The first was monasticism. It is unfortunate that early in western Christianity monasticism came to be set in opposition to the married life, as if the two are rivals that must be judged against one another. Views on this subject were crystallized by the writings of a monk named Jovinian, who held that virgins, widows, and married women, if they are equal in other respects, are of “equal merit.”1 St. Jerome and others responded virulently, insisting that, on the contrary, virginity is of greater merit than marriage. Jerome read in this light the Parable of the Sower, where some bear thirty-fold, some sixty-fold, and some a hundred-fold. According to Jerome, those who bear thirty-fold are the married, those who bear sixty-fold are the widowed, and those who bear a hundred-fold are virgins.2 Although insisting that he had no intent of denigrating marriage, he went on to affirm that all sexual intercourse is impure and that “he who too ardently loves his own wife is an adulterer . . . A wise man ought to love his wife with judgment, not with passion.”3 The view that virginity and marriage are of equal merit was formally condemned at synods in Milan and Rome in 393 and was thereafter considered heretical in the western church.4
The first point to note about this debate is that the terms in which it was conducted are misleading. As Alister McGrath observes in his history of the doctrine of justification, merit is not a biblical concept. McGrath explains:
In Greek . . . ‘merit’ is essentially a matter of estimation. The Latin term meritum, however, is a participial form of mereri, itself a deponent form of mereo, derived from the Greek verb μερόμαι—‘to receive one’s share’. The transferred meaning of this thus becomes ‘to deserve’ or ‘to be worthy of something’. There is, however, no Greek verb which bears quite this sense, for desert is treated [in Greek] essentially as a matter of estimation, rather than a quality in itself . . . . The Latin notion of ‘merit’ clearly refers to the right of the individual to the particular estimation in which he is held by others, or the reward which results from this . . . . This observation goes some considerable way towards explaining why the Greek-speaking church never developed a theology of ‘merit’ in a manner comparable to that of the Latin west.5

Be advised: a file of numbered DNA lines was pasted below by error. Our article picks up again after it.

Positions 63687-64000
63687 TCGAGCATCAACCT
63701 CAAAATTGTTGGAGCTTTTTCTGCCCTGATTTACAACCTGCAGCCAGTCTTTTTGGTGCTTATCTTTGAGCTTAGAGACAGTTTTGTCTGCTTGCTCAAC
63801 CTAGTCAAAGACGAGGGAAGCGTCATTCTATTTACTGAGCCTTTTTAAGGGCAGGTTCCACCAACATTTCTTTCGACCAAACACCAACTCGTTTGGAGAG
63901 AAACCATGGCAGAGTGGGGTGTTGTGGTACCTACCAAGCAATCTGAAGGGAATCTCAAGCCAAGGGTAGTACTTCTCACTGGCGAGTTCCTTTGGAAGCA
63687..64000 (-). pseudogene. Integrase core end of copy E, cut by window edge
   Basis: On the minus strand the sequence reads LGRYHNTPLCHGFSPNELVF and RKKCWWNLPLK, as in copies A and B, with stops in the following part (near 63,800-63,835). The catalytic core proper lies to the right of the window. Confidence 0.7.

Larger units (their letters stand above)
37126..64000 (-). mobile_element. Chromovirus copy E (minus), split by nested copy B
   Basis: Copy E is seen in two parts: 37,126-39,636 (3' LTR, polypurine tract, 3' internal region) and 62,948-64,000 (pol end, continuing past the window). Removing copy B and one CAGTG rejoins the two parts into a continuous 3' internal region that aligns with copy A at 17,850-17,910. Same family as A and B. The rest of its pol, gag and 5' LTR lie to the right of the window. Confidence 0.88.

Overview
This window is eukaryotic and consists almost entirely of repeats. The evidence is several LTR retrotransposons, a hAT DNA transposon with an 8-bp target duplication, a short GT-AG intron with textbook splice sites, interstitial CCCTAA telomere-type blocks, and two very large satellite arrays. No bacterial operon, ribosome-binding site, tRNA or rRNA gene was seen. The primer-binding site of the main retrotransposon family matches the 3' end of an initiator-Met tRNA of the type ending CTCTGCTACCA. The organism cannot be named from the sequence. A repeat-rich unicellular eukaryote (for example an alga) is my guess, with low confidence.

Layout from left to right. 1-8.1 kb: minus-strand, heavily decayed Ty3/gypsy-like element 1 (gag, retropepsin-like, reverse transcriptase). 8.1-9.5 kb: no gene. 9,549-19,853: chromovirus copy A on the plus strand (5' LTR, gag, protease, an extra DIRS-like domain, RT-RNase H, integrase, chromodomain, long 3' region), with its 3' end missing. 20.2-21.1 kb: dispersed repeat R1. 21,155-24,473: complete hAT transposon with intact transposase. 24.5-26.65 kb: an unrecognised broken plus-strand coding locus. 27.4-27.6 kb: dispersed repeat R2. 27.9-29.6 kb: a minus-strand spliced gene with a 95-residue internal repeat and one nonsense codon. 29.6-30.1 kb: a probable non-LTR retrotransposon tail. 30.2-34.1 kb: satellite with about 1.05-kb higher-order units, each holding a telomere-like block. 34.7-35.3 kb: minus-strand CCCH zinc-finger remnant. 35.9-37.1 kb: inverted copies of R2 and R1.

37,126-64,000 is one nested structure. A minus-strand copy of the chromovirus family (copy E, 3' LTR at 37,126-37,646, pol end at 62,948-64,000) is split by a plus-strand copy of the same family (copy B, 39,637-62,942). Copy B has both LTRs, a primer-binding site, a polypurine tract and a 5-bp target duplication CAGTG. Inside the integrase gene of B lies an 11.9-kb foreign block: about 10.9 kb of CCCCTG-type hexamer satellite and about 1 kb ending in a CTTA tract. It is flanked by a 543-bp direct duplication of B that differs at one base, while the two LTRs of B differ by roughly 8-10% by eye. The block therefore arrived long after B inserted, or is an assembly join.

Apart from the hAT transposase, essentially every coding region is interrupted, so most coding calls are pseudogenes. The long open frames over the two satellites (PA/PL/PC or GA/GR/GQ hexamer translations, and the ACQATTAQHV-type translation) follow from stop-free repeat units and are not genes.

There is thus no reason to believe that, from a biblical standpoint, the question of whether marriage or virginity is more meritorious will have any determinate answer. And indeed, there is good reason to think it will not. As St. Paul makes clear in I Corinthians 7, virginity is of value because it enables one to concentrate completely on serving God. In this respect it is like gifts such as wealth, intelligence, and social position, which likewise bring with them expanded capacities to serve God. But, of course, they also bring expanded temptations, such as pride and arrogance. The same is true of virginity. Precisely in being devoted to the service of God, one is tempted to aggrandize oneself in ways one would not be otherwise. Virginity is thus like wealth and the other goods I have mentioned, something that can be either a blessing or a curse depending on how it is used.
When we turn to the classic sources of monasticism, such as the Life of Antony by St. Athanasius, we see no concern with anything called “merit.” Instead the overriding theme is the recovery of full humanity. We see this, for example, when Antony emerges from the abandoned fort where he spent twenty years alone wresting with demons.